When I was in high school, I attempted a small food fast and decided to fast all music at the same time. It was very impacting on my life because I never realized how I counted on background noise to make me feel right. When everything was silent, I could see and hear things differently. I became very broken in that season because I felt so close to God. I was out of the loop concerning the current events and latest songs, but I was definitely in a sweet place with my fellowship with God.
Avoid being too hard on yourself.
One of the hardest things to do while fasting, especially if it is for more than one day, is to not give up. A large percentage of the people I speak with about fasting say they “gave in” and ate food before the set amount of time for fasting was over. Others confess that they “cheated” and would sneak foods. I can always see and hear the shame or guilt these people express, because deep down in their hearts they want to feel like they can do a legitimate fast.
I don’t believe it honors God to feel guilt and shame when you are attempting to fast. I believe it is supposed to be a time in which our hearts are leaning in towards God. I do not believe God is disappointed or will rebuke you for ending a fast early or for giving in to food. Honestly, avoiding food is not the point, but it tends to be the focal point of failure or success for people who are fasting. The most important element to fasting is the heart towards God and the quality time spent with Him. The focus is misplaced if you start using will power to fast. God is not gauging how spiritual you are by how well you can fast. Let yourself off the hook from the legalistic view that you did or did not fast well. Take whatever time you have offered to God, and make it a genuine offering to Him. Ask Him to help you in future times of fasting, but please do not get a complex from not feeling “successful” in fasting. God is always looking at and working on our hearts, and He usually does it with patience, mercy, and grace.
Don’t become arrogant.
You aren’t doing God a favor by fasting and He is not going to put you on a higher pedestal because you can successfully make it through avoiding food. Essentially, fasting is a time of humility before God and towards man. Fasting, although ordained by God’s Word, is for you. As mentioned earlier, fasting is a great way to draw near to God. In drawing near to God, we become more aware of who He is and who we are. It starts with reverence and humility. Even though fasting can help you become more aware spiritually, it doesn’t necessarily make you more spiritual. We should never compare our spirituality with others in regards to fasting. I once heard a person speak of fasting, and you could hear how well they thought of themselves because they had accomplished several 21 day and even one 40 day fast. There are no notches to make on the belt of spiritual success when it comes to fasting. If you get through a 21 day fast, give God the glory. You are blessed to have gotten through 3 days!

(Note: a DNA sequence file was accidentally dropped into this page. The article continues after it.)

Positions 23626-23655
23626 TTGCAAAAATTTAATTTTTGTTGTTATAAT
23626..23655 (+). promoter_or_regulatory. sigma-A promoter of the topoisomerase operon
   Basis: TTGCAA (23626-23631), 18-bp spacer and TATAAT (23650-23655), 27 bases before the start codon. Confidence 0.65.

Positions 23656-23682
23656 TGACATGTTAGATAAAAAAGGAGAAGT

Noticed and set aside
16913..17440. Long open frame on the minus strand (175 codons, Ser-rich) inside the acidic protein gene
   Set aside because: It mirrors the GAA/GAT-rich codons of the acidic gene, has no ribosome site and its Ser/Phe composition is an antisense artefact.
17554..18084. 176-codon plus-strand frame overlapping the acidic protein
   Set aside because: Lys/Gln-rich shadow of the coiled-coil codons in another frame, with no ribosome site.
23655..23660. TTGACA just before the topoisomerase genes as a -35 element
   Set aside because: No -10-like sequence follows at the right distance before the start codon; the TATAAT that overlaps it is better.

Arrogance with fasting is one of the reasons why people say, “The Bible says you aren't supposed to let people know you are fasting.” This phrase is not actually found in Scripture, but I understand why people would assume that it is. It is unavoidable to have a corporate fast without others knowing you are fasting. It is hard to fast in secret when you live in a household of people. In fact, I talk about fasting often—with my wife, my family, and the ones I minister with. The point is that fasting should not make us feel more spiritual, more holy, or better than anyone else. We should not speak of how well we fast for others to want to revere or honor us. It is pride and arrogance to want praise for our ability to fast.
Jesus offers admonishment in Matthew 6:16-18.
“Moreover, when you fast, do not be like the hypocrites, with a sad countenance. For they disfigure their faces that they may appear to men to be fasting. Assuredly, I say to you, they have their reward. But you, when you fast, anoint your head and wash your face, so that you do not appear to men to be fasting, but to your Father who is in the secret place; and your Father who sees in secret will reward you openly.”
The point is really about what is in your heart. God wants us to approach Him during a fast, and it doesn’t matter what people see or know. Is the fast you are attempting really about you and God, or how others will see you? As a side note, you do not have to be or look miserable in your fasts. I once knew a pastor who fasted all the time, and he happened to be one of the most joyful, satisfied, and smiling people I knew. The hypocrites Jesus refers to fast to be seen by men, and they look miserable doing it. A hypocrite is a person who does something but is not genuine about it within their hearts. Fasting before God can be a treasured time in which we grow in humility, joy, and intimacy with the only One who is worthy of attention and praise.
Isaiah 58 is a great scripture source on fasting. Verses 6 and 7 offer some interesting insight on what pleases God during a fast:
“Is this not the fast that I have chosen:
To loose the bonds of wickedness,